“It’s technically a buyers market,” says Jason Shadbolt, Realtor for ViewPoint Realty, “mainly because there are far more listings than there are buyers. But I use the word ‘technically’ because buyers feel that houses are priced too high and, as a result, are not buying. Until sellers make a price adjustment, inventory will continue to increase and sales will remain low, not making it a preferred market for either buyers or sellers.”
While the biggest driving factor behind sales is price, there are other aspects that can draw or deter a sale that is competitive pricing and doing necessary repairs or upgrades to a home.
Here are tips to make your home as presentable and appealing as possible while keeping costs down at the same time!
Take the Cost out of Kitchen and Bath Remodels
Under normal circumstances, many folks depend on kitchen and bathroom upgrades for speedier sells and a prettier price tag. Unfortunately, with today’s economic uncertainty, Remodeling Magazine’s average of $55, 503 for a major kitchen remodel and $15,789 for a bathroom remodel are far from affordable in many cases. It’s true that kitchens and bathrooms are traditionally some of the most heavily scrutinized areas for prospective buyers, but instead of the projects suggested in a traditional remodel, these less involved jobs can enhance the space for a far smaller investment:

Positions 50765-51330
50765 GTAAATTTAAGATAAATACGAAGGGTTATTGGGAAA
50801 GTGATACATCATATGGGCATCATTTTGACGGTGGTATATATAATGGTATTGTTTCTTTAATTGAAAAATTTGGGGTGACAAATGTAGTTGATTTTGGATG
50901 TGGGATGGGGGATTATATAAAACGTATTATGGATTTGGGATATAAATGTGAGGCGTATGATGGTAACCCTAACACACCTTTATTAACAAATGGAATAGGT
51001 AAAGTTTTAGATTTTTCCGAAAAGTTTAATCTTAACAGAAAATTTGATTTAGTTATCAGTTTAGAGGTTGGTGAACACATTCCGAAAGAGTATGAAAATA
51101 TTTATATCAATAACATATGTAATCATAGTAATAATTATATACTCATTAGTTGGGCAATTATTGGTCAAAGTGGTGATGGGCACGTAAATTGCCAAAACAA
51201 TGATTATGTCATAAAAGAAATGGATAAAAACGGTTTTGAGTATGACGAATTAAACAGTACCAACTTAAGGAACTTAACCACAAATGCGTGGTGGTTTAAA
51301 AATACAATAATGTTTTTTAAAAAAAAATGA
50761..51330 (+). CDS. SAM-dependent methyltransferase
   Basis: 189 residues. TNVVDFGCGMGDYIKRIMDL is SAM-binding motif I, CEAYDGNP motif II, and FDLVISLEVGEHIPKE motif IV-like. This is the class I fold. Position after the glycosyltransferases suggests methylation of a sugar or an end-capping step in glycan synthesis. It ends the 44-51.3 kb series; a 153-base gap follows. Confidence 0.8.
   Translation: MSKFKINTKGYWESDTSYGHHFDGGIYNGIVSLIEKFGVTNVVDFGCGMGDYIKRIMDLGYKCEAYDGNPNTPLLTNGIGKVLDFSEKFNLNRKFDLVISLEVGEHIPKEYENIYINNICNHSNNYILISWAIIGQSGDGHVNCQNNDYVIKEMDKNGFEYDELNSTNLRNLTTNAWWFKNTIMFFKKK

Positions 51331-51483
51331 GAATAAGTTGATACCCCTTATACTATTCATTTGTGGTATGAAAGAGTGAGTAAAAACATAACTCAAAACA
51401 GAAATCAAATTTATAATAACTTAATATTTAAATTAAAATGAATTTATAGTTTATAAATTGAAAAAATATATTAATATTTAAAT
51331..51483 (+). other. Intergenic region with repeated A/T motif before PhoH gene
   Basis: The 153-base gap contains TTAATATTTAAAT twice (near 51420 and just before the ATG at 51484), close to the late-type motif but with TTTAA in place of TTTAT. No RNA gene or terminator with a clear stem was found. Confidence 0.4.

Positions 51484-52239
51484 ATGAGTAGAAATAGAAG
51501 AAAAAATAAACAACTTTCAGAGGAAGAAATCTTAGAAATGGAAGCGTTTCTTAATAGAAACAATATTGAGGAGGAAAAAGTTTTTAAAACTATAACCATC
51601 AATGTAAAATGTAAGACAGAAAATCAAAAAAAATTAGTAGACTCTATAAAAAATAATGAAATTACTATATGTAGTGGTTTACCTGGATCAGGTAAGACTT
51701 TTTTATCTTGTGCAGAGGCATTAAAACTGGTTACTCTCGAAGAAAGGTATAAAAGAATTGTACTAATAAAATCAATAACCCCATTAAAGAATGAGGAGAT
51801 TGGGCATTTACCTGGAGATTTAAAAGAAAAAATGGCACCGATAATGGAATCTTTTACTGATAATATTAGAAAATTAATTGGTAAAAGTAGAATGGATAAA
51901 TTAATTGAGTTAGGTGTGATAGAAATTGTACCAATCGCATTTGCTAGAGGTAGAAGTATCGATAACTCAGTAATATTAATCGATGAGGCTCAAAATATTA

- Instead of replacing your sink and/or bathtub, have it resurfaced.
- Instead of replacing cabinetry, reface or paint it.
- Instead of replacing old tile counters, walls, and backsplashes with stone or laminate, have your tile re-grouted and cleaned.
Saving Money Inside the Home
Traditionally, flooring upgrades and professional painting were often used to boost a selling price. Today, a little elbow grease can go a long way in these areas.